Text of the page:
Less than a two-hour drive from the Peninsula, the town is seeking an additional distinction: official International Dark Sky Reserve. If its application is successful, Point Reyes Station will join the ranks of only two dozen elite stargazing destinations worldwide. Beyond stellar skies, there are plenty of other reasons why this tiny town has been adored by so many for so long.
Sights & Shops
The heart of Point Reyes Station is, without a doubt, Toby’s Feed Barn. It’s the only animal feed barn you’ll ever find that also houses an art gallery, yoga studio, gift shop, coffee bar, grocery store and all-organic farmers market, which was famously visited by Prince (now King) Charles in 2004. Weddings, concerts and plays (A Christmas Carol in December) also take place here. “I love the idea of a commons—people coming together. I always wanted to run a community center,” says owner Chris Giacomini of Toby’s, which began in 1942 as his family’s animal feed business.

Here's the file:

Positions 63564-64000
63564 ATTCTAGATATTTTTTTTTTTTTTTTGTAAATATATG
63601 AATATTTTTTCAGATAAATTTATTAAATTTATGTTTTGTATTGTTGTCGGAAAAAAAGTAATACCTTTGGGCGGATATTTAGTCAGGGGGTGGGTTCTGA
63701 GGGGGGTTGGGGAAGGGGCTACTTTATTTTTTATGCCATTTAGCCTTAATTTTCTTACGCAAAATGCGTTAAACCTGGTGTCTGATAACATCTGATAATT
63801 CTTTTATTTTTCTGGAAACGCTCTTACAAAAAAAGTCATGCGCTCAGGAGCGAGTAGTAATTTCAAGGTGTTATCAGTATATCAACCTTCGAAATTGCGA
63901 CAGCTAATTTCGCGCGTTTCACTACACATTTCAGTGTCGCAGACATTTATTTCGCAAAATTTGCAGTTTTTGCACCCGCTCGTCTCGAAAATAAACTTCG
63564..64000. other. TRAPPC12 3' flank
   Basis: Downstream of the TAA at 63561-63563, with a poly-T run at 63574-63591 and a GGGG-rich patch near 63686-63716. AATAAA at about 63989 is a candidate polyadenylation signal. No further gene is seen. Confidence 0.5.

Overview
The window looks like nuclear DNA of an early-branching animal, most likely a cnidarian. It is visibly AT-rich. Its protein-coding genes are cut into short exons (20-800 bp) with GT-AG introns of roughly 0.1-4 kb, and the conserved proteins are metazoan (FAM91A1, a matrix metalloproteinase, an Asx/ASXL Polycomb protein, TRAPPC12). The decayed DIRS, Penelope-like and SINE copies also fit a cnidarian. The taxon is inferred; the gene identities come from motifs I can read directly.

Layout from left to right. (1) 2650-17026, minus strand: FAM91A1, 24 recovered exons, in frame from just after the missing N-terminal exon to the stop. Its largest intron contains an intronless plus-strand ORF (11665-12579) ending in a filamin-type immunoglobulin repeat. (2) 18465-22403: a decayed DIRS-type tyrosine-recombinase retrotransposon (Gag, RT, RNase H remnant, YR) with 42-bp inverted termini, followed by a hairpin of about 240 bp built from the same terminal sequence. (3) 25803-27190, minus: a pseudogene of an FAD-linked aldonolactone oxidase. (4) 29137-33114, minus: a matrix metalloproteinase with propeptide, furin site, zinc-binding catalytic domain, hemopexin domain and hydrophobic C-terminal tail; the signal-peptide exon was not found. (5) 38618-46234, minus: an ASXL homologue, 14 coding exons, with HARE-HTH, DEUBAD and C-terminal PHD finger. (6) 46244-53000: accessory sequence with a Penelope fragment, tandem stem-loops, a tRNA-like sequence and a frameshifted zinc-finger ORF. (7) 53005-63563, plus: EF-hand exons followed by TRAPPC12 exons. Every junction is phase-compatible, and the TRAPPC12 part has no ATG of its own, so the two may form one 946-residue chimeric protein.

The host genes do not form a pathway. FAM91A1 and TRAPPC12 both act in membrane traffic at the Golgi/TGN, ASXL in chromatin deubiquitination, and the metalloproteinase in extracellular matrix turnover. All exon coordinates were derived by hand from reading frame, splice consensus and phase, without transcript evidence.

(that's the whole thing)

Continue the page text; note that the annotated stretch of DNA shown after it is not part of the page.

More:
Across the street from Toby’s, wander into Vita Collage, an upscale shop for highly-curated home décor, jewelry, art and fashion. Many artists make the Point Reyes area home, and during Point Reyes Open Studios, a twice-yearly event, they open their studios to the public. (Artists also book appointments year-round.) Tom Killion, known for his colorful Japanese-inspired woodcut prints, mostly of Northern California, and books like California’s Wild Coast: Poetry, Prints and History, is among them.
“I’ve been all over the world. I don’t think anything is as beautiful as Northern California—especially the Sierra and the coast,” says Killion, who has (of course) exhibited at Toby’s, holds a doctorate from Stanford in African history and lives a mile from downtown in Inverness Park.